In the case of the 0.1 g MBAAm hydrogel, the dissolution rate was very high compared with the swelling rate. The swelling ratio seemed to decrease after 1 h of the experiment. In the case of the hydrogel with 0.2 g MBAAm, the swelling ratio was increased faster than that of hydrogel with 0.3 g or 0.4 g MBAAm because the lower the MBAAm content, the lower the swelling resistance, and the faster the swelling rate. As discussed above, the lower the MBAAm content, the larger the proportion of pores in the hydrogel, meaning that there were a lot of spaces to be filled with water inside the gel. In addition, the rigidity of the hydrogel was reduced and the swelling resistance decreased because expansion easily occurred. However, the hydrogel containing 0.2 g MBAAm also began to lose weight after 4 h, which might be because the swelling rate gradually decreased as the swelling gradually became saturated, while the dissolution rate was maintained. The hydrogel with 0.3 g MBAAm also showed a tendency to lose weight after 6 h of the experiment as the dissolution rate exceeded the swelling rate. However, in the case of the hydrogel with 0.4 g MBAAm, the rate of increase of the swelling ratio gradually decreased. However, it did not show a decrease. Thus, as the MBAAm concentration increased, the swelling resistance increased and the dissolution rate decreased. Hence, the swelling ratio appeared to increase for a longer period of time. These results confirmed that swelling and dissolution rates could be controlled by adjusting the concentration of MBAAm.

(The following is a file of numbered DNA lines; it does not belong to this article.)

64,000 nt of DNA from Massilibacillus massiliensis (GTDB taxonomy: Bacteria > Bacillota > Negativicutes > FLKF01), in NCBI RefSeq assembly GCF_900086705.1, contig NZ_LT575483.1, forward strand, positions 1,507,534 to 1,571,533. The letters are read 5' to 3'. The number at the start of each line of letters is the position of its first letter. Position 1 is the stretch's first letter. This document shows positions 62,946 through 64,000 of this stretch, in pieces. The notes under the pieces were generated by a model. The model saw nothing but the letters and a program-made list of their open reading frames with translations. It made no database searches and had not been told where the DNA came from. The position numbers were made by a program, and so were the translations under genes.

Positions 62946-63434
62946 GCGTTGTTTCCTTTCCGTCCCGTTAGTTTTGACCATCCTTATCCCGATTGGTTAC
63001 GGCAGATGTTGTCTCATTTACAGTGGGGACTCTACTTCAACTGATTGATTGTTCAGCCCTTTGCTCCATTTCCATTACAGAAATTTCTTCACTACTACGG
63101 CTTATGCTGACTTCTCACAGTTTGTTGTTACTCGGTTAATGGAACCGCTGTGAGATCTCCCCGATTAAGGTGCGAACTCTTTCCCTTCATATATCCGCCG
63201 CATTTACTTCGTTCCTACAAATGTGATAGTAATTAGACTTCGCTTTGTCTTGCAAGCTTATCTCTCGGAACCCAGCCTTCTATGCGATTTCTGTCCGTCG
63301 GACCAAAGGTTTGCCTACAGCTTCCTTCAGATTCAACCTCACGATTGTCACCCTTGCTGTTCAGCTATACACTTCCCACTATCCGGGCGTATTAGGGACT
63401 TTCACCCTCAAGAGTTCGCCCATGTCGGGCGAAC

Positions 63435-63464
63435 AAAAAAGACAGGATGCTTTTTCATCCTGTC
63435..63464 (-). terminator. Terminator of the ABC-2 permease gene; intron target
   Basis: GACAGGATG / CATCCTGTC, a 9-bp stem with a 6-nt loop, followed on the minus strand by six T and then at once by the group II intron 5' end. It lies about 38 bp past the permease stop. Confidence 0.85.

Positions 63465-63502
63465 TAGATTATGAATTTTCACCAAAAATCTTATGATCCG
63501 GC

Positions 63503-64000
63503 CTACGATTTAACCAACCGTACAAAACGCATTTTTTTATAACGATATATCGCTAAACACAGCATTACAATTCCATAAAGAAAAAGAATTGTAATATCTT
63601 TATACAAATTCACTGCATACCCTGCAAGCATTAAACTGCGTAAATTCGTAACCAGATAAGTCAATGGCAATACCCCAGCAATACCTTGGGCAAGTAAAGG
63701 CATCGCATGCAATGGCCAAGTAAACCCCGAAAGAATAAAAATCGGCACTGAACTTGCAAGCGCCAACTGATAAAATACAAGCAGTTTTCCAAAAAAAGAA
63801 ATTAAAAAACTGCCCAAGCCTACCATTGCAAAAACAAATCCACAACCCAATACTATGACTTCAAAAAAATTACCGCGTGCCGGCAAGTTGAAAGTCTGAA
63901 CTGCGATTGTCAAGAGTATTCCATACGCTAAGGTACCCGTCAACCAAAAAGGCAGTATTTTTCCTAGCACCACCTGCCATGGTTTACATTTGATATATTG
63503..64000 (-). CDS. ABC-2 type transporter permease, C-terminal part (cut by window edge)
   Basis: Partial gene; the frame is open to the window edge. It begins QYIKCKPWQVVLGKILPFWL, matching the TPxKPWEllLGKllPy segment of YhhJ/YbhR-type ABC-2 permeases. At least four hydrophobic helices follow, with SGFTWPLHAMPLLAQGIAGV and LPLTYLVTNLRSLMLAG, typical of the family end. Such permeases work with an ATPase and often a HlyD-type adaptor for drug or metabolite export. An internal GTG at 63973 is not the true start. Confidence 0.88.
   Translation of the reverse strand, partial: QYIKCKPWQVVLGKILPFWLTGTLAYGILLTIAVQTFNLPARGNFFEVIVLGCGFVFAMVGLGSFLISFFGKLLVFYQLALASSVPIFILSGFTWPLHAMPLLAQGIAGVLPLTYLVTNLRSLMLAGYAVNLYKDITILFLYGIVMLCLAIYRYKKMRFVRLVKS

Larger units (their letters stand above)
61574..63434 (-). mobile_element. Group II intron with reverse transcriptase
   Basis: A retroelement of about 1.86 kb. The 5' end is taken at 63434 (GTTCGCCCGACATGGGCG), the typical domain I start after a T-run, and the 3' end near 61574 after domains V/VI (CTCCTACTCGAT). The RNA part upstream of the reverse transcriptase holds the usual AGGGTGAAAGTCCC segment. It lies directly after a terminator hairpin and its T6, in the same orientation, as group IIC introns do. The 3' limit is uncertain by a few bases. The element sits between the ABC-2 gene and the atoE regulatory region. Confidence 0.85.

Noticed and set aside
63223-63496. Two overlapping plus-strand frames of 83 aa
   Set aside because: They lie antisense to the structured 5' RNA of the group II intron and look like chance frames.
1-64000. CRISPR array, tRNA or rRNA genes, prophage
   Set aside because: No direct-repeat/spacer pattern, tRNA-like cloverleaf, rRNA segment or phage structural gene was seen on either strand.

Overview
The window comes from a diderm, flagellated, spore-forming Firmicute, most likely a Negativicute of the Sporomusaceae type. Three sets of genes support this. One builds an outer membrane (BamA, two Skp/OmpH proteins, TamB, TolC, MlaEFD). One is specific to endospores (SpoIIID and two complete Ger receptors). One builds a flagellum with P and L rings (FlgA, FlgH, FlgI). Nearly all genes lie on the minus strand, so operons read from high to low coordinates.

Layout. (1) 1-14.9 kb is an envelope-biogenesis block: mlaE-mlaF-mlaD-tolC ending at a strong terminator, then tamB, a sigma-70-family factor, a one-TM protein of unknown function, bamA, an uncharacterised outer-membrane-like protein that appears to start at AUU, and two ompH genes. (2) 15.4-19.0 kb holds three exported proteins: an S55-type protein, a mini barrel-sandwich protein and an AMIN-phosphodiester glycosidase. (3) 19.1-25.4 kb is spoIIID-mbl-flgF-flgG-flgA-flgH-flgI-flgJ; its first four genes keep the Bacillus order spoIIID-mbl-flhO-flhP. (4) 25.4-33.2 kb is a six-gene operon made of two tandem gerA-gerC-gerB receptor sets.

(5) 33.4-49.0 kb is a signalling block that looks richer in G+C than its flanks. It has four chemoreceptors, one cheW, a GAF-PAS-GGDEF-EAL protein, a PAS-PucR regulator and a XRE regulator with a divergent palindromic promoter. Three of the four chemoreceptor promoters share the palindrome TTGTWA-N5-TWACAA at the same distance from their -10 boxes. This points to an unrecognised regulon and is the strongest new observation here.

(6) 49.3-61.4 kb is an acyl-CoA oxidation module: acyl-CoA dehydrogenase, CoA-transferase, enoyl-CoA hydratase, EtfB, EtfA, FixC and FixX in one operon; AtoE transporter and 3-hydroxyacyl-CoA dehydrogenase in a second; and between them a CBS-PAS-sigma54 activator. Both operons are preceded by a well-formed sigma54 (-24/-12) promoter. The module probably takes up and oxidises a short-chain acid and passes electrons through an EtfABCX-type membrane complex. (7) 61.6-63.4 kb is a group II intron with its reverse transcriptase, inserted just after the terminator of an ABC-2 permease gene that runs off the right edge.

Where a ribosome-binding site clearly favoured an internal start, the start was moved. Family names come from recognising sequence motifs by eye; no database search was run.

This tendency was attributed to the portion between ionic bonds and covalent bonds inside the hydrogel. As the MBAAm content decreased, the ionic bonding between sodium ions and alginate was relatively dominant among bonds, which maintained the shape of the hydrogel. When placed in hot water, the hydrogel with a low MBAAm content lost its shape and dissolved faster because sodium ions that retained the bond could easily escape. On the other hand, the higher the MBAAm content, the more the covalent bond with MBAAm became relatively dominant. The dissolution resistance of the hydrogel increased because covalent bonds could not be easily broken, even in hot water.
ICP-AES analysis was performed to confirm that sodium ions escaped differently according to the MBAAm content. Figure 6(b) shows sodium concentration of an aqueous solution in which hydrogels with different MBAAm contents were immersed in 100 °C water for 1 h. As the sodium concentration of the aqueous solution increased, concentrations of sodium ions inside the hydrogel decreased, indicating that the binding force between the ions and alginate was weakened. Analysis results showed that when MBAAm contents were 0.1, 0.2, 0.3, and 0.4 g, sodium concentrations were 175.24, 151.83, 128.12, and 122.55 ppm, respectively. These results confirmed that the sodium ion concentration of the aqueous solution decreased as the MBAAm content increased.